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Is there a well-known Lagrangian that, writing the corresponding eq of motion, gives the Klein-Gordon Equation in QFT? If so, what is it?

What is the canonical conjugate momentum? I derive the same result as in two sources separately, but with opposite sign, and I am starting to suspect that the error could be in the Lagrangian I am departing from.

Is there any difference in the answers to that two questions if you choose (+---) or (-+++)? If so, which one?

Yes. The standard scalar field which all QFT books (e.g. Peskin & Schroeder, Zee) start with yields the KG equation. For that reason it is also called the Klein-Gordon field. The Lagrangian (density) is \begin{align} \mathcal{L} = \frac{1}{2} \partial_\mu \phi \partial^\mu \phi - \frac{1}{2} m^2 \phi^2. \end{align} Here the metric is (+ - - -).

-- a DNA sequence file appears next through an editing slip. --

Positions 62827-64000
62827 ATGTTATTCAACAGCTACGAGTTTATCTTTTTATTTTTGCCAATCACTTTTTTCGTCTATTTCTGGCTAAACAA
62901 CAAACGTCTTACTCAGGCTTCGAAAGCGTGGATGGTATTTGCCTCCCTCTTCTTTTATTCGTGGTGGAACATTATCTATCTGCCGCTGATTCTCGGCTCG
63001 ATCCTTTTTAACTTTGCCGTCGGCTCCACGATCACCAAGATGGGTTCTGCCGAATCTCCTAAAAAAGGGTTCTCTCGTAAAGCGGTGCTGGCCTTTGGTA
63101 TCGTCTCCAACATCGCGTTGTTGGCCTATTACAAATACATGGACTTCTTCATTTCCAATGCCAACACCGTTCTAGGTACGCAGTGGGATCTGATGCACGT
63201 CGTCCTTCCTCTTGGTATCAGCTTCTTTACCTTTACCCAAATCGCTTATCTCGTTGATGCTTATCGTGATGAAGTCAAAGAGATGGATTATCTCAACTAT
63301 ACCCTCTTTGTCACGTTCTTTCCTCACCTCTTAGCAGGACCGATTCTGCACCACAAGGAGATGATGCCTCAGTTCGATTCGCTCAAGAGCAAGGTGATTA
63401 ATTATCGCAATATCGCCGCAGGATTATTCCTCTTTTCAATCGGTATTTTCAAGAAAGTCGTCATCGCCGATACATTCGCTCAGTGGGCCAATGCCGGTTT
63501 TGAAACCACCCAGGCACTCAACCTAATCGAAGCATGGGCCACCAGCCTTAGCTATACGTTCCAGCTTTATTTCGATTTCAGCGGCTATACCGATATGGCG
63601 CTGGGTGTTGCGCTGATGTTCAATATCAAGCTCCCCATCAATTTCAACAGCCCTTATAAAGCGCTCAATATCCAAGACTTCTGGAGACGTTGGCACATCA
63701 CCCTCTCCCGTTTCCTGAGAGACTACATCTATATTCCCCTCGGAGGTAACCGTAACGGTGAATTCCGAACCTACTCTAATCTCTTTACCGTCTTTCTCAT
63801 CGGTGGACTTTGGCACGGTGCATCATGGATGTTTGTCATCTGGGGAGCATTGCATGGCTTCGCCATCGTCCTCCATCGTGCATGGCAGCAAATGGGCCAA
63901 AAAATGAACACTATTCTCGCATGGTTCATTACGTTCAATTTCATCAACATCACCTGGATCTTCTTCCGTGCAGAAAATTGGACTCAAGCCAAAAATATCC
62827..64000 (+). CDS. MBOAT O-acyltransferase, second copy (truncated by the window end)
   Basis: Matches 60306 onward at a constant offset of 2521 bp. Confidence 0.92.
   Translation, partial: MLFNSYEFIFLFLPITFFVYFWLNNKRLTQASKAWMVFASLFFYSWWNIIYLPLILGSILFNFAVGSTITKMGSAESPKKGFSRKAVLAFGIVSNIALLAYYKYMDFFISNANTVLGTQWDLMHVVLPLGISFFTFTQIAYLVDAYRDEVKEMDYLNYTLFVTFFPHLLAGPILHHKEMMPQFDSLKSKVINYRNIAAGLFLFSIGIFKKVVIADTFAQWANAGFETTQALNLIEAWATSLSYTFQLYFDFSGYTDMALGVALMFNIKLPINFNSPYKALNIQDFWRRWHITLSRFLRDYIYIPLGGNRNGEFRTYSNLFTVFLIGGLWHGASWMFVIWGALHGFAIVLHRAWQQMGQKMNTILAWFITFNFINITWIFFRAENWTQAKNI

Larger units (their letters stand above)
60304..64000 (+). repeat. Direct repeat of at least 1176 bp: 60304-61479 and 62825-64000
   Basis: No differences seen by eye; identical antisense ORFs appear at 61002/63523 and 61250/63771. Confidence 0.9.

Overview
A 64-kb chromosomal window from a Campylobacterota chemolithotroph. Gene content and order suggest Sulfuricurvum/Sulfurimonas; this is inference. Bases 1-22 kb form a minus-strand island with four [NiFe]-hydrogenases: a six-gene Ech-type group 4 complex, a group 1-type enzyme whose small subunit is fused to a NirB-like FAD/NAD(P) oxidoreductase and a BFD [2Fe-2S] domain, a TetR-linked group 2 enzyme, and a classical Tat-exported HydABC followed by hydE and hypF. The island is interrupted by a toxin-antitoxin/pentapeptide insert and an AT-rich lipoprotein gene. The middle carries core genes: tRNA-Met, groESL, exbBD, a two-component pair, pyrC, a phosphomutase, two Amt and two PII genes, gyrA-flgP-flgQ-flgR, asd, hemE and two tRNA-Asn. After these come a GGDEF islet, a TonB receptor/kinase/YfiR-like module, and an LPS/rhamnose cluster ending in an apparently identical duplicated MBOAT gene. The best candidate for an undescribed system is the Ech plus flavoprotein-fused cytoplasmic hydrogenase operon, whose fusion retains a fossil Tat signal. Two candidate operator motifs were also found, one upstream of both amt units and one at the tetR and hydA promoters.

By definition it is $\pi = \frac{\partial \mathcal{L}}{\partial (\partial_0 \phi)}$. This gives $\pi = \partial_0 \phi$.

It is purely convention, there is no right choice. The only difference in using a different metric will be in how we write things down - any quantities that involve contraction with the metric $\eta_{\mu \nu}$ will change by a minus sign. For example in the Lagrangian, using the metric (- + + +), the first term is changed to $-\frac{1}{2} \partial_\mu \phi \partial^\mu \phi$. But this is still equal to $\frac{1}{2}(\partial_t^2 \phi - \nabla^2 \phi)$ regardless of which metric we use.

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